Keep These Things In Mind When Dating In Sobriety
While dating is not easy for anyone, dating in sobriety is particularly tough. The good news is that millions of recovering addicts have successfully found love through dating in sobriety. Here’s what you need to know.
Dating in sobriety is tough for a number of reasons. For one, you need to take care of yourself and avoid triggers, and popular date spots may not be plausible. Furthermore, you have the question hanging over your head if and when to share your addiction history. While you have no obligation to tell your date about your past, a relationship will struggle to survive if you keep your addiction history a secret for too long.
To help you find the right balance when dating in sobriety, keep the following things in mind.
Consider a “dry” date
If you go to a restaurant on a date, the topic of your sobriety may well come up. After all, the waiter will take your drinks orders and your date may ask why you’re choosing a non-alcoholic drink. It’s not great etiquette on their part, but people tend to be curious.
This immediately means you have to make a decision – what are you going to share with your date? There is no reason to tell your date about your addiction from the very beginning. However, you also don’t want to start out with a lie.
One solution is to avoid this scenario altogether. Choose to meet in a coffee shop or a park. The pandemic makes the latter an understandable pick. This way, you don’t have to worry about alcohol or explaining why you are not drinking.
Decide what to share
Chances are that your date will ask you some questions about your past, no matter where you go. For this reason, you need to decide in advance what to share. In an ideal world, sharing your addiction history would be no big deal. However, most people who haven’t battled addiction or watched a loved one battle addiction are fairly uneducated about it.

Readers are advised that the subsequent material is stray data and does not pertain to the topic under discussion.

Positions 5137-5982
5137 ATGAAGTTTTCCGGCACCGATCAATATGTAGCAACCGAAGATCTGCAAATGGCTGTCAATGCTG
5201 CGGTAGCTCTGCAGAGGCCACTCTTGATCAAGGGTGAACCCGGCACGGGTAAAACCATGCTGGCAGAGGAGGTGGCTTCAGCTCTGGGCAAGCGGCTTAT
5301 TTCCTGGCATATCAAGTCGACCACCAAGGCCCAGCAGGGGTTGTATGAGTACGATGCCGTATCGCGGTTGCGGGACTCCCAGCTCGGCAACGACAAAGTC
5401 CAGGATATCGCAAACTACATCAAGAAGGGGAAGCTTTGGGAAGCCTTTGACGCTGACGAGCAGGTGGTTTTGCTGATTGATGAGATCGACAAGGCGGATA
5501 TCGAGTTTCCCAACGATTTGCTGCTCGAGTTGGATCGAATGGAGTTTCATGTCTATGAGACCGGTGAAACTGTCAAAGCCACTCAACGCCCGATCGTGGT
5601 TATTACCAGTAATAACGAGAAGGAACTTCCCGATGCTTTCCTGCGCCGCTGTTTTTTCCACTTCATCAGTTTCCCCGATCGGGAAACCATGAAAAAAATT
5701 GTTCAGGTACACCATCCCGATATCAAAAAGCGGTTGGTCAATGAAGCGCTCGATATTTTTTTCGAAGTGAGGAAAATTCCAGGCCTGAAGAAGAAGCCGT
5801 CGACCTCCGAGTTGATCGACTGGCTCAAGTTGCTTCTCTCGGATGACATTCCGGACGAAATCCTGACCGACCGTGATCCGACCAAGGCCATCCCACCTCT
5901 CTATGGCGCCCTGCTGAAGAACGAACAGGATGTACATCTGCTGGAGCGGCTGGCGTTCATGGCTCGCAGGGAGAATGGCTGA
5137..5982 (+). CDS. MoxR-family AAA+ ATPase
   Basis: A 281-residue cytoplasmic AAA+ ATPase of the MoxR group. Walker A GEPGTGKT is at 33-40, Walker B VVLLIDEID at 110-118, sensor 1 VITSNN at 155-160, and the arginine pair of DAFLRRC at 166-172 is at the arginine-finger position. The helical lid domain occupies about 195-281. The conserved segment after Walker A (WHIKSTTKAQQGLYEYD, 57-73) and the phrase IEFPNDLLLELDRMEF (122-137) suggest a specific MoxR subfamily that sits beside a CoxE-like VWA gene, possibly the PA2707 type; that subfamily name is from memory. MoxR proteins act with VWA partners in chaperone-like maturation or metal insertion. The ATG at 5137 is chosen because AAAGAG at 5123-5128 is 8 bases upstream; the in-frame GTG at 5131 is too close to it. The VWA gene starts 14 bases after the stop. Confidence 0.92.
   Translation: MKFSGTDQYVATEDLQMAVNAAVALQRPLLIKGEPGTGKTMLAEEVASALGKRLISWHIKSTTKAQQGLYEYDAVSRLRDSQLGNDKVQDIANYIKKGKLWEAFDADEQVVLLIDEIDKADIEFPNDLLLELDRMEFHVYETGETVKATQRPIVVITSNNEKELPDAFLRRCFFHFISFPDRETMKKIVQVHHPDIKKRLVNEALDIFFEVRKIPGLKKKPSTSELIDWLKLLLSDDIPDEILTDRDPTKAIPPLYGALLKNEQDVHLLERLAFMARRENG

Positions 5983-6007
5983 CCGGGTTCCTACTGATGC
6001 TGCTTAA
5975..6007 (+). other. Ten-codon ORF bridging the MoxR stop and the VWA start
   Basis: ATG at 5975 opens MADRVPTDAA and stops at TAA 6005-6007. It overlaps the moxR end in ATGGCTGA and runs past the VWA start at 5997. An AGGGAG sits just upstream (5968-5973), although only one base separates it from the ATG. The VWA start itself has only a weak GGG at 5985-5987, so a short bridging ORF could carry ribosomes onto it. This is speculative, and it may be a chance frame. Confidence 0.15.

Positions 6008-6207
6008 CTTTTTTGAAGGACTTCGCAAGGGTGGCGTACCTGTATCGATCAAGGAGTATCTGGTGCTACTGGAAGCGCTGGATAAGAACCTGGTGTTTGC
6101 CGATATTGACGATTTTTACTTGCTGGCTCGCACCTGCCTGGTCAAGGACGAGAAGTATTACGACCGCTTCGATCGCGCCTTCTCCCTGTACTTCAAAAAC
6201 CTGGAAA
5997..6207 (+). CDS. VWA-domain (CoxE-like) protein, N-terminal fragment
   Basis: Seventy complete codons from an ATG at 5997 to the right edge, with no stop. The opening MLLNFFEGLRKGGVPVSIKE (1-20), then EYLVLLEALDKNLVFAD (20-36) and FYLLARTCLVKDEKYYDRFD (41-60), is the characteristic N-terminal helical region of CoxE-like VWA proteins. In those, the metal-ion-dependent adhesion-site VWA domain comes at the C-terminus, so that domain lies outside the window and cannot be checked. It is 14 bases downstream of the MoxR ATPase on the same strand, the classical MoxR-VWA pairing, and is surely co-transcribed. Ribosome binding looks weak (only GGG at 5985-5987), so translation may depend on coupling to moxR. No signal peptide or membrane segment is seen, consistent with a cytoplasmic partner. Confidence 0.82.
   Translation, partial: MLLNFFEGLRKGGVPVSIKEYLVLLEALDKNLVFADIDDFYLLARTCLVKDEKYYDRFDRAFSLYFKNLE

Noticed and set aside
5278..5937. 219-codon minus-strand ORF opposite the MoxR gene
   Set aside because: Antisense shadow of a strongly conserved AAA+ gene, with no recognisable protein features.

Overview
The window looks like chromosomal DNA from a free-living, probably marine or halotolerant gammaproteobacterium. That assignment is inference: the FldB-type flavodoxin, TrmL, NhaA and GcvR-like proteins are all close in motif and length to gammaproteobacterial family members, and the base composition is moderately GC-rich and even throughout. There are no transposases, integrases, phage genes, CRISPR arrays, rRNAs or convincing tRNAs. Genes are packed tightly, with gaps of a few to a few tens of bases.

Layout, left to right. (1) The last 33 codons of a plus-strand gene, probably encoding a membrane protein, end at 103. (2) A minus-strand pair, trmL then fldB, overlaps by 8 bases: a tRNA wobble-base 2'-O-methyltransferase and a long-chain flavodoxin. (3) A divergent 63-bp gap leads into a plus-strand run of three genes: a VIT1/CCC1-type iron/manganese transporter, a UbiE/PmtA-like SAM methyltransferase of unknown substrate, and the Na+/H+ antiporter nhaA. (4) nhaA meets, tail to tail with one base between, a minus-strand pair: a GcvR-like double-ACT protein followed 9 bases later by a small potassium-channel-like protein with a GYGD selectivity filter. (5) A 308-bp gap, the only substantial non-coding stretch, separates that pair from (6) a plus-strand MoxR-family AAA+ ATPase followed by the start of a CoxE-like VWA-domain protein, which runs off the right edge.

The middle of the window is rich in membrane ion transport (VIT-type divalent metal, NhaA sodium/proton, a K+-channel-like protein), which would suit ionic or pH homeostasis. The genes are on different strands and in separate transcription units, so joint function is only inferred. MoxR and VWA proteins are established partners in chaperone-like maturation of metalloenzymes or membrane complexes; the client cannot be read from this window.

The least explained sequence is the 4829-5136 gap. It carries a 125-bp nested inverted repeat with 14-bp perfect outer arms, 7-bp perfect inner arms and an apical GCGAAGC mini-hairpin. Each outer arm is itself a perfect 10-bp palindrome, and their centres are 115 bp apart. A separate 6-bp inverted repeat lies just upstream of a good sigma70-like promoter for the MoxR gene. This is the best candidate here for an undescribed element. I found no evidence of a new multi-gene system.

What you should absolutely avoid is telling a misleading story that is borne of shame. Don’t exaggerate your career successes or play down your mental health achievements.
Rather, consider how you can offer to share more after a few more dates. This is potentially something your date will appreciate. No one is ready to spill all their secrets from the very beginning, and setting some of your story aside for a later date can be reassuring for both parties.
Use your intuition
With some people, from the beginning of the date you will be able to tell that they’ll never be ready to appreciate your journey. Try to enjoy the date, but remember that if your suspicions prove true, they are not a good match for you.
With others, you’ll be able to tell that they either have their own personal or family history or that they are emotionally attuned enough to appreciate where you come from. You can choose to share much more with them if you feel comfortable.
Most dates will fall somewhere in between. Use your intuition to decide what you are ready to share.
Alternatively, the tentative approach just doesn’t suit some recovering addicts. If this is you, share what you want to share. This might not be everyone’s cup of tea, but you will at least not waste time dating in a way that feels inauthentic to you.